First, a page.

The best way to beat energy bill rises is to cut consumption without affecting quality of life
Excuse me for a moment while I park the hair shirt in the corner and say very clearly that the best way to beat energy bill rises is to cut consumption without affecting quality of life.
Businesses and households across the UK are reeling from the price hikes announced by the Big Six energy companies controlling the UK’s market. The response seems to be a combination of austerity and punitive measures, with the energy barons pushing back on green taxes.
When did we forget being clever? Doing simple, proven, effective things to make sure we go on using less electricity, water and gas? We already have the easiest ways to drastically reduce our consumption through LED lighting, water-saving shower heads, taps and tap aerators and better heating management.
But all the political parties are seizing the bill-hiking opportunity to hurt their opponents and claim bragging rights over the country’s energy strategies. All of them are singing loud about the problems with the energy companies – the producers of the country’s most essential resources.
But none of them are focusing on what we think is the simplest, most cost-effective and long-term solution – cutting what we use in simple ways that do not reduce our quality of life. Forgive the cliche, but “It’s about Consumption, stupid”.
I’ve really lost patience with the Big Ideas promoted by the UK’s governments over the past decade. To be frank, there is no long-term, viable future for the country’s current energy policies. Take on-shore wind power, for example. The return on investment figures would make any sane person weep.
DECC projections say that the Government wanted to double the amount of onshore wind capacity in the country over the next 10 years. But Prime Minister David Cameron has recently poured cold water over that vision.
Currently 6.3 gigawatts of energy comes from onshore wind — around the output of 4,074 turbines. DECC says that the UK could produce between 10 and 12 gigawatts of energy from onshore wind farms by 2020.
Bloomberg New Energy Finance advises that the average price for full-service operations and maintenance for onshore wind farms, including scheduled and unscheduled maintenance works and component replacement, fell to €19,200 per MW annually in 2012, from €30,900 per MW in 2008.
That’s a relief – but onshore wind power remains the most expensive means of producing energy. There is a wealth of data available that narrates in complex detail the cost of on-shore wind power energy generation.
But as an easy snapshot, the BBC reports that a wind turbine providing energy for the Welsh Government’s Aberystwyth office, will not repay investment for around 452 years. Currently, it’s producing about £5 a month in energy. Awesome.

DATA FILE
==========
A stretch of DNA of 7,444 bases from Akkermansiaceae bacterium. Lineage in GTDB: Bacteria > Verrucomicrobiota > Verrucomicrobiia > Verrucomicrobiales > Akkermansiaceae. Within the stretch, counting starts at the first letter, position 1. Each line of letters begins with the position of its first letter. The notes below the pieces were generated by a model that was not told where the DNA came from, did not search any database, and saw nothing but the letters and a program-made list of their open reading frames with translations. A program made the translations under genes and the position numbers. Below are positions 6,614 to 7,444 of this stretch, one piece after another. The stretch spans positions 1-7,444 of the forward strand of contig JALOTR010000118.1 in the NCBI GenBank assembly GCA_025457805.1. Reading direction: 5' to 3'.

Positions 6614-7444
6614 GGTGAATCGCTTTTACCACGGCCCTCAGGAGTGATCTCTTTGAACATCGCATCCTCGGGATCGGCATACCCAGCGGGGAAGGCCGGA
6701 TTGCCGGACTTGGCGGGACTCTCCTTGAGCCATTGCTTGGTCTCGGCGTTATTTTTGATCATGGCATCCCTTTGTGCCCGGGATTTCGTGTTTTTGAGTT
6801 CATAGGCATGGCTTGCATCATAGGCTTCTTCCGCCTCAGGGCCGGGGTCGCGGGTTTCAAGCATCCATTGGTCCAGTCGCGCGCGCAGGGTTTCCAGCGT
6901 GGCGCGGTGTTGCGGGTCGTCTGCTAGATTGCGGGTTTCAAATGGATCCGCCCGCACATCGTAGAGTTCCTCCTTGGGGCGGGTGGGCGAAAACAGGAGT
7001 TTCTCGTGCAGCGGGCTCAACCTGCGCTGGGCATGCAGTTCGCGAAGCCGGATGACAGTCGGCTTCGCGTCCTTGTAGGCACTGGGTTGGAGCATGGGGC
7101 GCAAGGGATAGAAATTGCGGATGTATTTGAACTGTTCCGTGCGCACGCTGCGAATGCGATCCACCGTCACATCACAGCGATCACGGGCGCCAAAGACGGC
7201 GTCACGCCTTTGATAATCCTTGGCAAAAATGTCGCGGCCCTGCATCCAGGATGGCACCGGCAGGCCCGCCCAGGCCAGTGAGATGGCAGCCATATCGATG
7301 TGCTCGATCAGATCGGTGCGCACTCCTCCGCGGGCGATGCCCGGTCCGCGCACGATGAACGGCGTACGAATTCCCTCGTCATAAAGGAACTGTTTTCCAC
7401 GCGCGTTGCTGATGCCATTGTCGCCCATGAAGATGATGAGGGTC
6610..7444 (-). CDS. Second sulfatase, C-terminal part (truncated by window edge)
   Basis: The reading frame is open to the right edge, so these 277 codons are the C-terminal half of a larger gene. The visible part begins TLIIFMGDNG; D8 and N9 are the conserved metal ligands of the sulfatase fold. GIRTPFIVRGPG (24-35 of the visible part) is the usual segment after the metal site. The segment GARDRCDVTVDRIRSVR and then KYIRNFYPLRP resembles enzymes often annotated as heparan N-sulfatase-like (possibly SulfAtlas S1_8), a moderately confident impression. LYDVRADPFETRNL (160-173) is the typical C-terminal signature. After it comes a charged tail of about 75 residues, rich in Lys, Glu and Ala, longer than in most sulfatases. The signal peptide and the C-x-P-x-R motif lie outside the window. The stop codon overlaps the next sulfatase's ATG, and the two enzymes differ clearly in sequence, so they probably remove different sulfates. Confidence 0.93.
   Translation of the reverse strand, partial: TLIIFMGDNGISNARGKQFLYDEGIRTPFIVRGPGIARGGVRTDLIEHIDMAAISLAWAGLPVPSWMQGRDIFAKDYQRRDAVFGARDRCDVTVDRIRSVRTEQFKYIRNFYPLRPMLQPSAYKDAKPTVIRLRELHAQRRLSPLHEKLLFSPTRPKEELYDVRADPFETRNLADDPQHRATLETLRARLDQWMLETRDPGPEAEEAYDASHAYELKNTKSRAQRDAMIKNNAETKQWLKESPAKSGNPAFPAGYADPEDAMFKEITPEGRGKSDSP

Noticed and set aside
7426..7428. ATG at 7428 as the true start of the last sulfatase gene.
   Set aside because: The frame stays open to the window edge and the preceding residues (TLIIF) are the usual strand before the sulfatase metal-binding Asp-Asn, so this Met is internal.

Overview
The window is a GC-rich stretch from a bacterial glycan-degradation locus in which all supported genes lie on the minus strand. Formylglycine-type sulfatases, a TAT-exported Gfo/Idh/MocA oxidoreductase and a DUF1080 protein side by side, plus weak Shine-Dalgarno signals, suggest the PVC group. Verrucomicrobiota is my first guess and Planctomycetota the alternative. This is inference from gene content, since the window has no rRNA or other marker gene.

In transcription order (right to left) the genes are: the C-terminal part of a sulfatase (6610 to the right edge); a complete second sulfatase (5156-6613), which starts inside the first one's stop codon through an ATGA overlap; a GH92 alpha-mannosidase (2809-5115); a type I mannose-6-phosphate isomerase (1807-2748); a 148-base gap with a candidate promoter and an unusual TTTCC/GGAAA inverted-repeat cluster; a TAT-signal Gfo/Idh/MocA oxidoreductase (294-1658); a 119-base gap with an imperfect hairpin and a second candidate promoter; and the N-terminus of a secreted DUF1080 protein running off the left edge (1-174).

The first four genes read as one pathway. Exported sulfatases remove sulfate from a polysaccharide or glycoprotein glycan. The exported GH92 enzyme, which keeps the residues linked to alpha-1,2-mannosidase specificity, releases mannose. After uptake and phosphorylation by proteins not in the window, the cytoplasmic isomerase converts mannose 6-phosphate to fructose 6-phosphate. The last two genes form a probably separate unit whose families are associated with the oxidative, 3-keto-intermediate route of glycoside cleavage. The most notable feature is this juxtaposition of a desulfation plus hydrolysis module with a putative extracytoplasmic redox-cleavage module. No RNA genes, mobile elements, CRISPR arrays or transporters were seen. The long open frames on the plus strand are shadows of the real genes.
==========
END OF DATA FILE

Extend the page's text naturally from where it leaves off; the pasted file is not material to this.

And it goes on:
In a world where the market is king, it seems that alternative energy is different – part of the social wage but we all pay through the nose and hope it’s ok.
Take a small leap and calculate the time for return on investment, that is, the period until you start saving money on your energy bills, by replacing all lighting in a home or business with LEDs. Our figures show a return within three years maximum.
We’ve made proven savings with global hotel group Carlson Rezidor this year, working in partnership to deliver LED retrofits to their Rezidor Blu and Park Inn hotels throughout the UK and Ireland. The group has confirmed target first-year savings of around £250,000, based on early metrics.
Turning to the domestic front, we can argue the detail but even if we just look at the private housing sector, total owner occupied housing stock is around 17.7 million. We can be realistic and say that 15 million would be a reasonable estimate of the potential for significant energy savings.
Even in a typical home, people can recoup their outlay and then will go on saving more than £250 a year – and that’s in lighting alone. Add water reduction with eco shower heads, eco taps and tap aerators and the savings quickly reach nearly £600 a year.
That figure come from Lux magazine and if we take its typical annual home saving data of 1698.9 kilowatts by installing LEDs, we could make an educated guess about the reduction in consumption across the UK of around 25,500 gigawatts, based on our estimate of the energy-saving take-up in 15 million owner-occupied properties.
That’s 25,500 gigawatts less power a year needed – with no cost to the Government and a wake-up call to the energy companies to be more engaging.
For reference, demand for electricity in 2012 in the UK was 35.8 gigawatts on average and 57.490 gigawatts at peak.
As another comparison, the Coalition Government expects Britain’s nuclear capacity to be 11.3 gigawatts in 2020, when the planned new nuclear power station comes onstream. Up from 9.6 GW in 2019. The cost of that new plant will make your eyes water (just wait for the final bill). Keep an open wallet on this one.
Currently, there’s a big and growing gap between production and increasing demand. The energy producers are bobbing and weaving but the crunch is coming and we do face the realistic prospect of rolling power cuts and blackouts sooner rather than later.
Our answer is to cut consumption without affecting quality of life through simple steps that are cost effective, both for us and the planet. Business (even the Big Six) and households would benefit. We would cut CO2 emissions drastically. Maybe it’s just too easy an idea for the country’s leaders to grasp.